I'd like to understand the logic behind uncountable nouns, such as "water", "meat" and others, specially "bread", for example.

I don't understand why can't we count them, since there are different kinds of water (e.g.: still, tap, sparkling, etc.), meat (e.g: beef, pork, etc.) and bread (baguette, bun, etc.).

Sorry if my question seems silly, but I'm not a native speaker.

  • I like the example "Algebra", since it's actually both. "You need more algebra to understand Lie groups." "Perhaps one of the Banach algebras will prove useful."
    – imallett
    Oct 16 '14 at 3:42
  • Keep in mind that these words tend to be so old that the rules for their use go way back, from a wide range of source languages. (And the words can be "countable" in some circumstances. Eg, "There were a dozen different meats in the buffet.")
    – Hot Licks
    Oct 16 '14 at 15:31

As Gregory Bateson put it in "Every Schoolboy Knows",

The division of the perceived universe into parts and wholes
is convenient, and may be necessary, but
no necessity determines how it shall be done.

It is tricky, and it's not ideal, but there you are. That's language.

In English, nouns that normally refer to objects that can be identified as units have different rules (singular indefinite article, pluralization) than other nouns that refer mostly to

  • abstractions (leadership, competence, darkness, death)
  • emotions (fear, joy, surprise -- really just one popular subset of abstractions)
  • fluids (water, gin, lava)
  • aggregates of small granularity (oats, wheat, rice, sand, gravel).

These are "mass nouns", and can be pluralized, or otherwise used like count nouns. As noted,
this means different kinds (types, varieties, brands, categories) of the otherwise mass noun.

In addition to this conventional countification of mass nouns, indicating varieties,
there is also a conventional massification of count nouns, indicating essence.

  • You get a lot of car for your money when you buy X.
  • After the bomb he ate went off, there was Godzilla all over Times Square.

This is English. But in many languages that use numeric classifiers (Malay, Burmese, Mandarin, Japanese), there's no distinction to speak of between mass and count -- all nouns are mass nouns, and if you need to count or otherwise distinguish what English would use a count noun for, you simply use a classifer instead. For instance, Japanese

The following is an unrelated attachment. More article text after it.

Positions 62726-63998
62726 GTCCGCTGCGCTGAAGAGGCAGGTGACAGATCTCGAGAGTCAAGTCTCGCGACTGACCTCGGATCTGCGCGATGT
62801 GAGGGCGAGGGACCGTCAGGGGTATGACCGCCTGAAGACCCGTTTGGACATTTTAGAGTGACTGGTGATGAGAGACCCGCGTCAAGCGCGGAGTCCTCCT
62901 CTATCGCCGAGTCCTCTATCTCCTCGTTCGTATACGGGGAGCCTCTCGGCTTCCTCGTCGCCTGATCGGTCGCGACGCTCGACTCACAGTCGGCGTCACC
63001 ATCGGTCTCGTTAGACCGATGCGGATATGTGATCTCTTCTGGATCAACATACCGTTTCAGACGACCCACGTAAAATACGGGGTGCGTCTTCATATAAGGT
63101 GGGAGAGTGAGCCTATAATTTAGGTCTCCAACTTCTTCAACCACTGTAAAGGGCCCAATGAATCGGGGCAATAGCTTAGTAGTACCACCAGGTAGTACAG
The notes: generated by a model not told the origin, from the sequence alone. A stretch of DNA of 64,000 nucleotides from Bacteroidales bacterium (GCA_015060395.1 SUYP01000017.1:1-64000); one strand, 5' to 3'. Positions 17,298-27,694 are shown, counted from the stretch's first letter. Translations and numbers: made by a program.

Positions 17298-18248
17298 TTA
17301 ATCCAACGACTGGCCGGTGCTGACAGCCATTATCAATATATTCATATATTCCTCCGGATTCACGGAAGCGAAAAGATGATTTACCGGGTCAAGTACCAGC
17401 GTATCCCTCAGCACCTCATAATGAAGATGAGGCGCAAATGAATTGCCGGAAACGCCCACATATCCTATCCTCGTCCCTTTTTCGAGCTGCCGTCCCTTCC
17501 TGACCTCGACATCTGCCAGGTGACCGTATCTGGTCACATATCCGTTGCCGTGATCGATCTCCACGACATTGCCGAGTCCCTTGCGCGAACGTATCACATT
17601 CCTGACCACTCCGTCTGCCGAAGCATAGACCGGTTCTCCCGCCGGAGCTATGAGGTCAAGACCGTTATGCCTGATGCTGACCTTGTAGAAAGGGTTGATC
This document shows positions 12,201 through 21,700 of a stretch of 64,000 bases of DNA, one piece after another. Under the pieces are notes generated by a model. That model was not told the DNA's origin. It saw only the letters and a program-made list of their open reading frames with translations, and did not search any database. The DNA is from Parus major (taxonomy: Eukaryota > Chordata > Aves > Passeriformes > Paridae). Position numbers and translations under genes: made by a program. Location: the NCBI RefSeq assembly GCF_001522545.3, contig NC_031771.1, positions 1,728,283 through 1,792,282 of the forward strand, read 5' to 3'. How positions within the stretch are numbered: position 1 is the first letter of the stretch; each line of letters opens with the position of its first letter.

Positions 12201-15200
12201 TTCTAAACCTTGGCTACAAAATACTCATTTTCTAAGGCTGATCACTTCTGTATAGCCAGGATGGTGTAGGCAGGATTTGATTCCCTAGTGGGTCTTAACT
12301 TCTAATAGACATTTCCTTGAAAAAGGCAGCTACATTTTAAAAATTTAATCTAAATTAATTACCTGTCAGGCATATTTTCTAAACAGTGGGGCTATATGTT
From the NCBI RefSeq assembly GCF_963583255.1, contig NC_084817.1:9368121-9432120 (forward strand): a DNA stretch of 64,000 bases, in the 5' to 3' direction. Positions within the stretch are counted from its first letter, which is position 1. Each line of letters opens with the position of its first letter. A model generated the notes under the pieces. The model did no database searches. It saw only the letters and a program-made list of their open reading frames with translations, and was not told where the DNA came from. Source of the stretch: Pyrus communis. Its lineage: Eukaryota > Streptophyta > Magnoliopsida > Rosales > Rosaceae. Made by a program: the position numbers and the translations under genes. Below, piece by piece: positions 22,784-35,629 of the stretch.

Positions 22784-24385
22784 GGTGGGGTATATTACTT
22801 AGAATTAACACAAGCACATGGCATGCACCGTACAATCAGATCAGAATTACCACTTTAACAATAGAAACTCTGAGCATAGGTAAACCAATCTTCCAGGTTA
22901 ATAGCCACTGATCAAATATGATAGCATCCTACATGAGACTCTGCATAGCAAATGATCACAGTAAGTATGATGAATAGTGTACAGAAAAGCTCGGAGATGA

• ni-hon no enpitsu ‘two pencils’
  • ni-mai no kami ‘two sheets of paper’
  • ni-ko no ringo ‘two apples’
  • ni-ko no nasu ‘two [round] eggplants’
  • ni-hon no nasu ‘two [long thin] eggplants’

English doesn't have numeric classifiers, so we can't use this strategy.


In fact, mass nouns are routinely, and quite acceptably, treated as countable when they are taken to refer to individual items, collections, or quantities that are conceptually separable from one another:

Diner: What kinds of water do you have?

Server: In addition to tap water, we have three different bottled waters: Perrier, Aquafina, and Dasani.

Diner: My wife and I will have tap water, and the kids will each have a Coke.

Server: So that's two Cokes and two waters.

Similarly, signs offering meats and breads are commonplace at grocery stores, by the same rationale.


There are some nouns whose plurality (or singularity) is expressed in an auxiliary fashion (this is, by counting an auxiliary noun). For example if there is corn on the table:

There are twenty kernels of corn on the table. There are twelve cobs of corn on the table. There are seven ears of corn on the table.

If there is bread on the table:

There are nines slices of bread on the table. The are six loaves of bread on the table.

So you see the counting is performed in an auxiliary fashion, but we can still count!


I think in most languages there are nouns that are uncountable when used normally. When you think of water you normally think of the water of rivers or lakes or of the sea and you say a lot of water and you don't count and say "in the bucket there are five waters". The same is true for sand, snow, heat, cold, love etc.

Of course, such words can have special uses. In the supermarket you can find various sorts of bottled water. And a specialist for avalanche prevention can distinguish different sorts of snow. So you have to distinguish whether you use such words in their general sense as "mass nouns" or in a very special sense having different sorts of such masses in mind.


You can count them, but only if it's logical to do so. And likewise, a 'countable' noun can be used as uncountable: "The cherry tree grows well in this region."

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